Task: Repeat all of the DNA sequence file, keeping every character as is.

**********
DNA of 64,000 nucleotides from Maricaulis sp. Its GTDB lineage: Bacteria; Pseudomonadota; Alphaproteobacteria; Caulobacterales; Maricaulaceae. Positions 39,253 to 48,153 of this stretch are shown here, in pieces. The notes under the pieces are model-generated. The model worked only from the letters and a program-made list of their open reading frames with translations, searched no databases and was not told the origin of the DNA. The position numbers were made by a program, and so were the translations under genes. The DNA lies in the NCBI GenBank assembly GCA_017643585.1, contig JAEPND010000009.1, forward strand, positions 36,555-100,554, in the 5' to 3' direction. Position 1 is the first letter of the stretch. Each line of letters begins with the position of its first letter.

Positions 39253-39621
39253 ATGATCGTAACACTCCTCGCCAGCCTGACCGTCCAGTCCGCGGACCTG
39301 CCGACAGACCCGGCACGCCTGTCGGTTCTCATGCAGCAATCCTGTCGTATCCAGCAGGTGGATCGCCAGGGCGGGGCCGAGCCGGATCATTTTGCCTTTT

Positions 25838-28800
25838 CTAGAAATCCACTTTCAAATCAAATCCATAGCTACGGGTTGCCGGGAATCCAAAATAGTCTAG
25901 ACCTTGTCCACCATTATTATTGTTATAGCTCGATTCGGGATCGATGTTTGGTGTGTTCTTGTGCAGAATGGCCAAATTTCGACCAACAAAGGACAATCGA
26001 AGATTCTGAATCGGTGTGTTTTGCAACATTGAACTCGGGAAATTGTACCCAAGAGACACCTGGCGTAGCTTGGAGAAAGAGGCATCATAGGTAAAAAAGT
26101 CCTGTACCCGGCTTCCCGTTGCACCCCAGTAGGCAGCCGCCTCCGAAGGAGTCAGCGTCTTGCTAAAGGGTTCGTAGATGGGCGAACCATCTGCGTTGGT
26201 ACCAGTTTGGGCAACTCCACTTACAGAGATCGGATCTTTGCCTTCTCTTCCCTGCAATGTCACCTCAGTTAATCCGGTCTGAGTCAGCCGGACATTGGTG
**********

DNA of 64,000 nucleotides from Maricaulis sp. Its GTDB lineage: Bacteria; Pseudomonadota; Alphaproteobacteria; Caulobacterales; Maricaulaceae. Positions 39,253 to 48,153 of this stretch are shown here, in pieces. The notes under the pieces are model-generated. The model worked only from the letters and a program-made list of their open reading frames with translations, searched no databases and was not told the origin of the DNA. The position numbers were made by a program, and so were the translations under genes. The DNA lies in the NCBI GenBank assembly GCA_017643585.1, contig JAEPND010000009.1, forward strand, positions 36,555-100,554, in the 5' to 3' direction. Position 1 is the first letter of the stretch. Each line of letters begins with the position of its first letter.

Positions 39253-39621
39253 ATGATCGTAACACTCCTCGCCAGCCTGACCGTCCAGTCCGCGGACCTG
39301 CCGACAGACCCGGCACGCCTGTCGGTTCTCATGCAGCAATCCTGTCGTATCCAGCAGGTGGATCGCCAGGGCGGGGCCGAGCCGGATCATTTTGCCTTTT

Positions 25838-28800
25838 CTAGAAATCCACTTTCAAATCAAATCCATAGCTACGGGTTGCCGGGAATCCAAAATAGTCTAG
25901 ACCTTGTCCACCATTATTATTGTTATAGCTCGATTCGGGATCGATGTTTGGTGTGTTCTTGTGCAGAATGGCCAAATTTCGACCAACAAAGGACAATCGA
26001 AGATTCTGAATCGGTGTGTTTTGCAACATTGAACTCGGGAAATTGTACCCAAGAGACACCTGGCGTAGCTTGGAGAAAGAGGCATCATAGGTAAAAAAGT
26101 CCTGTACCCGGCTTCCCGTTGCACCCCAGTAGGCAGCCGCCTCCGAAGGAGTCAGCGTCTTGCTAAAGGGTTCGTAGATGGGCGAACCATCTGCGTTGGT
26201 ACCAGTTTGGGCAACTCCACTTACAGAGATCGGATCTTTGCCTTCTCTTCCCTGCAATGTCACCTCAGTTAATCCGGTCTGAGTCAGCCGGACATTGGTG